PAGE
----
It would take a pessimist to spin Mayor Lydia Mihalik’s State of the City speech on Monday into something other than what it was: A glowing report of a city clearly on the upswing.
Her comments were a dose of good news in the midst of a winter which refuses to go away.
The only downside, perhaps, was that Mihalik had to share the spotlight with Gov. John Kasich, who gave his State of the State address in Medina at about the same time she was finishing hers at the Winebrenner Theological Seminary.
Next year, let’s schedule her speech on its own night. It deserves a day of its own.
Regardless, Mihalik’s comments made us feel good about where Findlay is, and where it is headed in 2014. The more distant future doesn’t look too bad, either.
With an improved financial picture, including a $1.6 million general fund surplus, an expanding tax base, a capital improvement budget of $7 million, and recent news that Marathon Petroleum Corp. will be investing $80 million here, Mihalik predicted it would be a year of change.
That could be an understatement.
Findlay’s downtown is expected to undergo a transformation as the city incorporates parking, traffic and safety improvements into the Marathon expansion plans and the $10 million renovation of Central Auditorium.
Much of what the administration hopes to accomplish downtown, and elsewhere in Findlay, will require a high level of collaboration among government, the private sector, the University of Findlay, nonprofits, and other groups.
The downtown renovations, for example, rely on Marathon “giving back” some $5 million in tax incentives so the city can apply them to proposed parking and traffic projects. And needed safety improvements along West Main Cross Street, near the new performing arts center, will involve convincing the Ohio Department of Transportation to be a partner.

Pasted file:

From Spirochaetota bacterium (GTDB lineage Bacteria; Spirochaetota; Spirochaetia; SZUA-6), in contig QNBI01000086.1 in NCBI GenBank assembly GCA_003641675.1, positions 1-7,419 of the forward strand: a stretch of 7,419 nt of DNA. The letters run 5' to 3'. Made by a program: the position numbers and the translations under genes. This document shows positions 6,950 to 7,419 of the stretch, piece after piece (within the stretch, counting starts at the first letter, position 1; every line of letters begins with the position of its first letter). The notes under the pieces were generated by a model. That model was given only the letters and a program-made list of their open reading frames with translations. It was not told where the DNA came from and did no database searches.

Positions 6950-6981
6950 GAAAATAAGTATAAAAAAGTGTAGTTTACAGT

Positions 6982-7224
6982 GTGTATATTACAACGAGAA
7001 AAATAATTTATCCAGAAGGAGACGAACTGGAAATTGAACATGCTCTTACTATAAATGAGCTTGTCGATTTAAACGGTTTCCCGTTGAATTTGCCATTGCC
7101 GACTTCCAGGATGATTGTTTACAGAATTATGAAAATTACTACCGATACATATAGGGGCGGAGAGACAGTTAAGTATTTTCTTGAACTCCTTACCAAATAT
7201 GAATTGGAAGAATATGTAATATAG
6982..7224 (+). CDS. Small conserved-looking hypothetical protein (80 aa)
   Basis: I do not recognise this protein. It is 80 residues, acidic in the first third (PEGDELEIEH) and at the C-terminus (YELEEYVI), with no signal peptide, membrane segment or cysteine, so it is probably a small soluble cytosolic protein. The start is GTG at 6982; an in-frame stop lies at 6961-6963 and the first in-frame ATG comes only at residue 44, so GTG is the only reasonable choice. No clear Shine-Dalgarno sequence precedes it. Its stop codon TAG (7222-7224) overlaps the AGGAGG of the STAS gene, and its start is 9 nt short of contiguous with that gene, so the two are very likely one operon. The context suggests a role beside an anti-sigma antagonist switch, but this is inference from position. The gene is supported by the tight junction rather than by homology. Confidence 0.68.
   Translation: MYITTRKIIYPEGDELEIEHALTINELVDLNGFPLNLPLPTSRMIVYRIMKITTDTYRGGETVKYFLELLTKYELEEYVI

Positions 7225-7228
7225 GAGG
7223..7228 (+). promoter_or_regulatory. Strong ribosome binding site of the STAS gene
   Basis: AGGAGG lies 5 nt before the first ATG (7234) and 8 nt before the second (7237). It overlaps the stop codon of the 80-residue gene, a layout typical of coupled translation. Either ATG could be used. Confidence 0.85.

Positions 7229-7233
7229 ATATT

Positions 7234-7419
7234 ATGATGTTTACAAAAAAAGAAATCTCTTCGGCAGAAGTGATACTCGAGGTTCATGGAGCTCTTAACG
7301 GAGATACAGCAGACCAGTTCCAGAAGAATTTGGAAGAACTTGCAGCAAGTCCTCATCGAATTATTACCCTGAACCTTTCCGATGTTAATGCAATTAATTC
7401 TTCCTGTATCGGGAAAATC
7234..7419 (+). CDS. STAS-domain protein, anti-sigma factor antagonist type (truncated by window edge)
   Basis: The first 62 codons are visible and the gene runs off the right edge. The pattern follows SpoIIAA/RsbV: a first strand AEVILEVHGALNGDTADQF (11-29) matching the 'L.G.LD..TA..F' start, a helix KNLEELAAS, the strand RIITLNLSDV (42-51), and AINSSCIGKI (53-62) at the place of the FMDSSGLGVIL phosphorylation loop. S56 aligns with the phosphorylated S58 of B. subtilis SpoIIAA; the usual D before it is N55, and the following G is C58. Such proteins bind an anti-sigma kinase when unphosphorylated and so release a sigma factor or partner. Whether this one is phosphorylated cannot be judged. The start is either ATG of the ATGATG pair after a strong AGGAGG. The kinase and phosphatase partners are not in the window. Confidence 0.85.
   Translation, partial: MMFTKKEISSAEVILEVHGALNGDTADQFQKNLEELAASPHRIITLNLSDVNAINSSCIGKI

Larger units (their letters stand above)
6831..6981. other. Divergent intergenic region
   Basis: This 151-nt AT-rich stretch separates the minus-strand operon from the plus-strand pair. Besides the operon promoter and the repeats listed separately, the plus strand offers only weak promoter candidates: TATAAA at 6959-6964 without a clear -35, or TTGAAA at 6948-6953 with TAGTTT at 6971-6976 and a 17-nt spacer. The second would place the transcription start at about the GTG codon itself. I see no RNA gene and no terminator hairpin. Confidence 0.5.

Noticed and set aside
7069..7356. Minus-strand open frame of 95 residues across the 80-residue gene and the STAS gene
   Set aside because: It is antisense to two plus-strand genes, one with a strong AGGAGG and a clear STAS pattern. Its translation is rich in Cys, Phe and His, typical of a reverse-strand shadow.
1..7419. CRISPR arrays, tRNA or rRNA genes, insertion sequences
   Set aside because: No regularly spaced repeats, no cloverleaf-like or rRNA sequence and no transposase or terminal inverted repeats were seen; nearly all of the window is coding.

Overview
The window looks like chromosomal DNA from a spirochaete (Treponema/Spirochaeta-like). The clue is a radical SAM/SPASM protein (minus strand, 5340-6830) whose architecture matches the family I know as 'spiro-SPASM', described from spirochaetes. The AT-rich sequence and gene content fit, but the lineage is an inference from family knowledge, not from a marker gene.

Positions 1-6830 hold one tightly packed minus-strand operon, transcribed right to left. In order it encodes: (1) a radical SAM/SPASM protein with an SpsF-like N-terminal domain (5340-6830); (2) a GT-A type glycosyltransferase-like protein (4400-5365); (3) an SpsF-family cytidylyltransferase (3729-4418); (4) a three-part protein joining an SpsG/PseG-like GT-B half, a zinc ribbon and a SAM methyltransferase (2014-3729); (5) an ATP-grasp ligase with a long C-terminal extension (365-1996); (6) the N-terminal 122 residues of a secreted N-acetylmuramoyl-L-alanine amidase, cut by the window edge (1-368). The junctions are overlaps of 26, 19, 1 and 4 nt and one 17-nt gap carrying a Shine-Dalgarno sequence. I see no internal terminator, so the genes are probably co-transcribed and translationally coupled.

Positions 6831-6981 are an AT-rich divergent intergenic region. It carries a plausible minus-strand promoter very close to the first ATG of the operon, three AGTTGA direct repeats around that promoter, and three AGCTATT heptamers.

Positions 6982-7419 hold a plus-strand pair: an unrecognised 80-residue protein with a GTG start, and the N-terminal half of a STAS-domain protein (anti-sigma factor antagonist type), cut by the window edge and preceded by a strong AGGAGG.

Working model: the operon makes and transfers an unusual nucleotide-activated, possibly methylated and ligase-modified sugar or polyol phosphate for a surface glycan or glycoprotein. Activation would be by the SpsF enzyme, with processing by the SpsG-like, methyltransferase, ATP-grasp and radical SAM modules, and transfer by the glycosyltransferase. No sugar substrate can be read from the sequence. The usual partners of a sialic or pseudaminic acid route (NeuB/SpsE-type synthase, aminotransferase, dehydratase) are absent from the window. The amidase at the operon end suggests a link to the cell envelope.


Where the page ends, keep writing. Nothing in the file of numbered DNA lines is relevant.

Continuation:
And surely, our long-term flood-control goals will be incumbent upon city and county government, Marathon, and others working well together and developing a framework for Findlay’s future.
Mihalik noted the strategic planning which was implemented last year has positioned the city for big-time successes and the city administration is focusing on partnerships to see those successes realized.
There’s no reason to believe they won’t be. At least from our view, and at this point, everyone seems to be on board. It reminds us of the unity between the city, county and schools in 2009 when officials were able to convince voters to support three separate tax issues.
Mihalik, whose 2011 campaign slogan was “Lydia Leads,” seems committed to the team approach. That appears to be a strategy that is working, and working well.
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